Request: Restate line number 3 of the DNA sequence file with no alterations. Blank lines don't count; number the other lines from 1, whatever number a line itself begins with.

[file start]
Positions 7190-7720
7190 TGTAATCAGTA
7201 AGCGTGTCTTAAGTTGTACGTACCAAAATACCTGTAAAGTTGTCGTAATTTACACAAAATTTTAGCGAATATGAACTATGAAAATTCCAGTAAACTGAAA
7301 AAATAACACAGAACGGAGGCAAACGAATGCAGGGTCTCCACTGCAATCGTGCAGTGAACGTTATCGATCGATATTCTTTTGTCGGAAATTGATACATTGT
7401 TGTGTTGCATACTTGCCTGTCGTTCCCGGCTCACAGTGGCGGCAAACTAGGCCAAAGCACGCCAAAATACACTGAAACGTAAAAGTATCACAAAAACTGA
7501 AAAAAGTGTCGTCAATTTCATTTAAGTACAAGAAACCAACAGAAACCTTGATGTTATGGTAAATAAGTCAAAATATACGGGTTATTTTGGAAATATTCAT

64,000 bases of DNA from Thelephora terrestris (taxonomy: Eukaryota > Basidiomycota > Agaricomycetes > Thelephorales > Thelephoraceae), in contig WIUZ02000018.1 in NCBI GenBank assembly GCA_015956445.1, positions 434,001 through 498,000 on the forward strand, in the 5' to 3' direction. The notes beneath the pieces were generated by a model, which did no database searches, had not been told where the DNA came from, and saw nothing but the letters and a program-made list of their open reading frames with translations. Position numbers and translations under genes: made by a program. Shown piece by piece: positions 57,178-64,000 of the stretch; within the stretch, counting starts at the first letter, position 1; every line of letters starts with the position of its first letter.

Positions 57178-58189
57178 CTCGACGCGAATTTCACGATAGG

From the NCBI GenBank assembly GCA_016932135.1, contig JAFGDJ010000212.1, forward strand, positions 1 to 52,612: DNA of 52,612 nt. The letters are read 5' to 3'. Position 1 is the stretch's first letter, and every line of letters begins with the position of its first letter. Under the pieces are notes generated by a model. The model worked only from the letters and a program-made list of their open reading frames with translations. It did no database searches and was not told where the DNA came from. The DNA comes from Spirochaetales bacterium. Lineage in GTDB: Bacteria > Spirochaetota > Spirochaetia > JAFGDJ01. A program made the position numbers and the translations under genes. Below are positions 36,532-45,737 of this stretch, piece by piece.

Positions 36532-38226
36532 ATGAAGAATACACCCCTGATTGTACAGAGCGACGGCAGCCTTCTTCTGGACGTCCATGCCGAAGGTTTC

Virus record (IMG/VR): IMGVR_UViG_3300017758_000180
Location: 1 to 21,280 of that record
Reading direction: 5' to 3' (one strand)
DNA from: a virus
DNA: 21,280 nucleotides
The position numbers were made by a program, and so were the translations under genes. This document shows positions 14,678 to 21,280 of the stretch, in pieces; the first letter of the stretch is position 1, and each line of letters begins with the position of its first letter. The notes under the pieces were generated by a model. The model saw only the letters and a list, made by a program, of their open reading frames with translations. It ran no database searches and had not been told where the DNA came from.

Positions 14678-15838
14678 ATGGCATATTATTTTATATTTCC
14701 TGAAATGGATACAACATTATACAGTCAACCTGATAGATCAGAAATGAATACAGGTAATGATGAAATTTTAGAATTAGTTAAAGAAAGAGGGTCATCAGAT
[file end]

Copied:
7201 AGCGTGTCTTAAGTTGTACGTACCAAAATACCTGTAAAGTTGTCGTAATTTACACAAAATTTTAGCGAATATGAACTATGAAAATTCCAGTAAACTGAAA